NILOA and ACRL Release “Creating Sustainable Assessment through Collaboration: A National Program Reveals Effective Practices”
The National Institute for Learning Outcomes Assessment (NILOA) announces the release of “Creating Sustainable Assessment through Collaboration: A National Program Reveals Effective Practices” in partnership with ACRL. The occasional paper was written by Kara J. Malenfant, ACRL Senior Strategist for Special Initiatives, and Karen Brown, professor in the School of Information Studies at Dominican University, Illinois. The full paper is available online.
“Creating Sustainable Assessment through Collaboration” synthesizes the results of ACRL’s Assessment in Action: Academic Libraries and Student Success (AiA) program, which involved over 200 campus teams led by librarians designing, implementing, and evaluating an action-learning project that sought to strengthen the competencies of librarians in campus leadership and data-informed advocacy. The paper looks at the collaborative practices advanced by the AiA program (made possible in part by the Institute of Museum and Library Services) and explains how these practices promote assessment aligned with institutional priorities, encourage common understanding among stakeholder groups about attributes of academic success, produce meaningful measures of student learning, create a unified campus message about student learning and success, and focus on transformative and sustainable change.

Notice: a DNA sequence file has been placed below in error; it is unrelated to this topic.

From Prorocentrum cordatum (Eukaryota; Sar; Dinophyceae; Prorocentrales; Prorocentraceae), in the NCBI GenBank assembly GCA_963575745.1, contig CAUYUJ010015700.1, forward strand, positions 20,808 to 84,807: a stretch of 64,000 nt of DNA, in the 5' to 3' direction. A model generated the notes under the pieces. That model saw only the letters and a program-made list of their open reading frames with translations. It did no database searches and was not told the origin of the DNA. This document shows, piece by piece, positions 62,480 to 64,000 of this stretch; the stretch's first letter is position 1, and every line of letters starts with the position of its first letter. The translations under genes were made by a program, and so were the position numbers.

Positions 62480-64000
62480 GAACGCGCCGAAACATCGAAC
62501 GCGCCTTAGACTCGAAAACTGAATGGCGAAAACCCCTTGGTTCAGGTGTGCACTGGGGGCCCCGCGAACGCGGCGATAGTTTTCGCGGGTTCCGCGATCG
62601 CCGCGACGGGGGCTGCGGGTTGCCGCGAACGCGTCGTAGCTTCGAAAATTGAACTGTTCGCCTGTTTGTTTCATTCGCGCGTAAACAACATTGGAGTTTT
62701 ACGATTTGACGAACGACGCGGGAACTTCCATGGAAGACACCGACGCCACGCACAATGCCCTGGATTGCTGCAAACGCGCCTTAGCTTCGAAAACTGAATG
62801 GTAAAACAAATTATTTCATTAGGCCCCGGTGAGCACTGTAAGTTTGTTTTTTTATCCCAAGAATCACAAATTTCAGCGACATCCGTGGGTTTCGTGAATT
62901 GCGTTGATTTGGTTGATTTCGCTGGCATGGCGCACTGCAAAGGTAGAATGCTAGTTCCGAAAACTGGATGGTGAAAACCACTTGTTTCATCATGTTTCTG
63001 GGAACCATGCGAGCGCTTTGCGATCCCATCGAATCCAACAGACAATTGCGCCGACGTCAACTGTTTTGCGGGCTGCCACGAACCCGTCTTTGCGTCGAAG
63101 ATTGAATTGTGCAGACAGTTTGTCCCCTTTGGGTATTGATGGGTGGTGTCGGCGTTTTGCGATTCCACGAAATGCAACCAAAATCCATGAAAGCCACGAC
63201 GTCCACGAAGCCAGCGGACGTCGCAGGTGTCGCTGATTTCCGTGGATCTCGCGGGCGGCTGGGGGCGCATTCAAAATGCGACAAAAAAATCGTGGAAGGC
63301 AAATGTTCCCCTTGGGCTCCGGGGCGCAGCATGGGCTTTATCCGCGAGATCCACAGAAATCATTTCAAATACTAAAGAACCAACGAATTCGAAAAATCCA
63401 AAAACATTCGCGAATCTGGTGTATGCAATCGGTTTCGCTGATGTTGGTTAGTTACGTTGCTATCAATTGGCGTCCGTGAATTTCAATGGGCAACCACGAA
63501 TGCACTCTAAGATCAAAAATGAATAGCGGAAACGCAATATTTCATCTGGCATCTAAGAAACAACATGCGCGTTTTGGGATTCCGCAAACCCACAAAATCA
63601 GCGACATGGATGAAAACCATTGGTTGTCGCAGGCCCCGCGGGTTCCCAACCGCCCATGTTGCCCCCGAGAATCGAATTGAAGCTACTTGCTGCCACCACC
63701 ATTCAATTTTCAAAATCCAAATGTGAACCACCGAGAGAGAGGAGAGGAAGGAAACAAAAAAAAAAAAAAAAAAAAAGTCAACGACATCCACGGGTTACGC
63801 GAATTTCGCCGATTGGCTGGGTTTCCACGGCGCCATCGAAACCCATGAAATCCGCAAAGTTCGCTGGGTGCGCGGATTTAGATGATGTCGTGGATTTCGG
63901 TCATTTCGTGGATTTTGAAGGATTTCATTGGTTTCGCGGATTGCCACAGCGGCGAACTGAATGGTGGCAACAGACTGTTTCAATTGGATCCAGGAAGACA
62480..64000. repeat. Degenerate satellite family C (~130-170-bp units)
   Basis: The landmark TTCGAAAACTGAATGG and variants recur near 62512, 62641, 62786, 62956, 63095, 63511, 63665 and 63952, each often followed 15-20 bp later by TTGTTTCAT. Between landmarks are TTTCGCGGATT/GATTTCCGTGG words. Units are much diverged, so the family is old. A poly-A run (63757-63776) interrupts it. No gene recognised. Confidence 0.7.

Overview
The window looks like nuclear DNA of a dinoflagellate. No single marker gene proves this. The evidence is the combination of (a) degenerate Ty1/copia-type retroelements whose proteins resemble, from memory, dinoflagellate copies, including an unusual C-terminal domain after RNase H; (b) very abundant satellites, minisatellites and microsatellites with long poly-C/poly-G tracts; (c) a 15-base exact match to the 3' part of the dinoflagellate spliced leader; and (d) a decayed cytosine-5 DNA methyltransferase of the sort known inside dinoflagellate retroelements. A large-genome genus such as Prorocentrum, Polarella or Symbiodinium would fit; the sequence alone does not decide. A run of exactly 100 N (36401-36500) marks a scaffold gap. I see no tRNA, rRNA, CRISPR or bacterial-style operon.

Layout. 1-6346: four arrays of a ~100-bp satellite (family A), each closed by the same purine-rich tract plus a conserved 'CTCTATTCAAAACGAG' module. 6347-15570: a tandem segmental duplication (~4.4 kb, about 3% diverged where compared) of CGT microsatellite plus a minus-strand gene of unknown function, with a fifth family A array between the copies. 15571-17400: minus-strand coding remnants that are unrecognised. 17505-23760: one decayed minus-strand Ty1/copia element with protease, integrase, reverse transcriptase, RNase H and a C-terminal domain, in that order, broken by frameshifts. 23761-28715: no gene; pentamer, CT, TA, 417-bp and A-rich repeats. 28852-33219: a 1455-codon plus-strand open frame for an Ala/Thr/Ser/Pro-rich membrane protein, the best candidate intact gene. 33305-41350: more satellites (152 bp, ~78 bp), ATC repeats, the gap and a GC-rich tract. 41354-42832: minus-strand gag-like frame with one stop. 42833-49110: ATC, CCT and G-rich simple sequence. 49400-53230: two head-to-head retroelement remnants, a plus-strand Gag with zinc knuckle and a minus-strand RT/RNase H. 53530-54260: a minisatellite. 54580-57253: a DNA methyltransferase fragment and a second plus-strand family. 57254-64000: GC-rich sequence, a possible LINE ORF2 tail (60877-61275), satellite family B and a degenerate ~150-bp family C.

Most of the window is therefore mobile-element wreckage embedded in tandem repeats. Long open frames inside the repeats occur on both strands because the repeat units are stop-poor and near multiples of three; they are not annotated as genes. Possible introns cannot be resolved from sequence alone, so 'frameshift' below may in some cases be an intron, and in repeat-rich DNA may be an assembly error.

Five particularly compelling AiA findings are:
- Students benefit from library instruction in their initial coursework;
- Library use increases student success;
- Collaborative academic programs and services involving the library enhance student learning;
- Information literacy instruction strengthens general education outcomes; and
- Library research consultations boost student learning.
“The Assessment in Action program was a groundbreaking examination of the impact of the library on student success and the furthering of institutional goals. This paper is a compelling look at why these practices worked and how important it is for librarians to collaborate with other stakeholders on campus,” says ACRL Executive Director Mary Ellen K. Davis.
“Creating Sustainable Assessment through Collaboration” goes on to show how the AiA experience can serve as a framework for designing assessment approaches that build partnerships and generate results for improving student learning and success through action research, and that the program results demonstrate how libraries contribute to fostering broad student outcomes essential to contemporary postsecondary education. The assessment practices that emerged from the AiA projects can be implemented in a variety of institutional settings and with varying campus priorities.
“We are delighted to showcase the power of collaborative efforts to assess student learning and understand the diverse learning environment that emerged from the AiA projects. It is clear from these efforts that librarians are a valued and integral partner to enhancing student learning,” says NILOA Director Natasha Jankowski.
The report is available as a free PDF for download online.